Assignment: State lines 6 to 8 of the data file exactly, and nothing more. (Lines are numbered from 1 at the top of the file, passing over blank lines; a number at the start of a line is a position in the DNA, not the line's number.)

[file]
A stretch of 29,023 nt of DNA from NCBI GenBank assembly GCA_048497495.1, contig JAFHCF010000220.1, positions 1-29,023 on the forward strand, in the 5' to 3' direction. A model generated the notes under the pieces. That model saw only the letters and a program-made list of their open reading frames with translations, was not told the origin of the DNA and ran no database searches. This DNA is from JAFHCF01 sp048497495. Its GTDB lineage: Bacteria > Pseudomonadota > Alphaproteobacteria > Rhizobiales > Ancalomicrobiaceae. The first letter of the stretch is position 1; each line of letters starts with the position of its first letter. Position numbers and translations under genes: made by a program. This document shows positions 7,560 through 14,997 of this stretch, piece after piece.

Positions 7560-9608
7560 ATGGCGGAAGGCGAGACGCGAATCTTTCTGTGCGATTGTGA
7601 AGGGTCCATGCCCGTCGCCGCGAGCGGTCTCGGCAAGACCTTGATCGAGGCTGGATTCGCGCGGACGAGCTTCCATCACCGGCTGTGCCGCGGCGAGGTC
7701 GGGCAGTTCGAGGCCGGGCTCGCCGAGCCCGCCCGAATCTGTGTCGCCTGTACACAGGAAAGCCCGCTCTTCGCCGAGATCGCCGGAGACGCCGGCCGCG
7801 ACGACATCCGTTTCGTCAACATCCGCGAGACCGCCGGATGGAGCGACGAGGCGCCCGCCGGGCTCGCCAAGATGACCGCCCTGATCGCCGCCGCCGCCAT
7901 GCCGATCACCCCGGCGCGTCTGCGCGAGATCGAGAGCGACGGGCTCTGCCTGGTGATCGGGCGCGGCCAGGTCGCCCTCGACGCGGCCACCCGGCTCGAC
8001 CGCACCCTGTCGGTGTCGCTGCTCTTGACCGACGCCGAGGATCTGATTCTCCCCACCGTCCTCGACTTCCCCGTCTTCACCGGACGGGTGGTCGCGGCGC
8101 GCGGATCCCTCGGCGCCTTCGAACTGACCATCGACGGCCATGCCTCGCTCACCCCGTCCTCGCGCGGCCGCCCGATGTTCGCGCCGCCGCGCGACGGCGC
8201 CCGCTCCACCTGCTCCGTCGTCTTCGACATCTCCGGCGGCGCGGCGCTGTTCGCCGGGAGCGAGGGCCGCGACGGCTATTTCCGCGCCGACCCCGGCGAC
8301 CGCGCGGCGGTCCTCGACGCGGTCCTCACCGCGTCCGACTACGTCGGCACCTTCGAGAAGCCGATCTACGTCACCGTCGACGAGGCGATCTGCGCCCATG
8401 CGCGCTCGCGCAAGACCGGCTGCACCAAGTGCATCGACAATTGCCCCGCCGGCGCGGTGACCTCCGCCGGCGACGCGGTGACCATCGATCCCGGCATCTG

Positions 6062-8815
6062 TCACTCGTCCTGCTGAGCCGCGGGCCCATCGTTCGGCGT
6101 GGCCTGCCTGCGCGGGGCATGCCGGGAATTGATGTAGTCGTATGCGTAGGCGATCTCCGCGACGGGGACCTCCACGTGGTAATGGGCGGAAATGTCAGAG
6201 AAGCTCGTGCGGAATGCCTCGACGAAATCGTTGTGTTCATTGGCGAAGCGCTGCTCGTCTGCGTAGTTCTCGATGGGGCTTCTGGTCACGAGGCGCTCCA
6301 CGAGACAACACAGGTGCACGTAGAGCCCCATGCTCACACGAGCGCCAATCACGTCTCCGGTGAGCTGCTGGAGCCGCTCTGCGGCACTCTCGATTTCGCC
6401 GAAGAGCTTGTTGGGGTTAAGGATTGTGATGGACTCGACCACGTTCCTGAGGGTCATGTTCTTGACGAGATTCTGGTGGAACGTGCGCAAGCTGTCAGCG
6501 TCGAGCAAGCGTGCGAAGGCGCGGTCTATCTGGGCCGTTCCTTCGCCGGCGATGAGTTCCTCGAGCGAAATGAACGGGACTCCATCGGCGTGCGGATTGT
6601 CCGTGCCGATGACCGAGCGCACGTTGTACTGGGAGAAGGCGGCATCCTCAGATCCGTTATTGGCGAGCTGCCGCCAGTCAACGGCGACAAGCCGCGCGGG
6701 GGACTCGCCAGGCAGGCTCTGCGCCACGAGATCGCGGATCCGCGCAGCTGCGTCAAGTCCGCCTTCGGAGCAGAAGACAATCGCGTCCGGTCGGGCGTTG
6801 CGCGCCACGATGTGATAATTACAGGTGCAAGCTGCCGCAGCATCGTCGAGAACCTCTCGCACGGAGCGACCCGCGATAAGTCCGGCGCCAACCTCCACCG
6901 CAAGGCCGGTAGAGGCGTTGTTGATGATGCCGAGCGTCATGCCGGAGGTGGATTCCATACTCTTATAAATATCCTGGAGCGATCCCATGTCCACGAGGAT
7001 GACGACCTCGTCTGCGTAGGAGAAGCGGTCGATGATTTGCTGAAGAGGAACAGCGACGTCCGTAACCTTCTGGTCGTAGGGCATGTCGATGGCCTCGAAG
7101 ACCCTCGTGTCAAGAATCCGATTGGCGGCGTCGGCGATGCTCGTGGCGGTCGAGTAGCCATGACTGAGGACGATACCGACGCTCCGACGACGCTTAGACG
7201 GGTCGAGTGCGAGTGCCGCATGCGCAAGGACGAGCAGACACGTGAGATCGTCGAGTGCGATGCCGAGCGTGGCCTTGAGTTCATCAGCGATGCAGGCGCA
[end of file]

7801 ACGACATCCGTTTCGTCAACATCCGCGAGACCGCCGGATGGAGCGACGAGGCGCCCGCCGGGCTCGCCAAGATGACCGCCCTGATCGCCGCCGCCGCCAT
7901 GCCGATCACCCCGGCGCGTCTGCGCGAGATCGAGAGCGACGGGCTCTGCCTGGTGATCGGGCGCGGCCAGGTCGCCCTCGACGCGGCCACCCGGCTCGAC
8001 CGCACCCTGTCGGTGTCGCTGCTCTTGACCGACGCCGAGGATCTGATTCTCCCCACCGTCCTCGACTTCCCCGTCTTCACCGGACGGGTGGTCGCGGCGC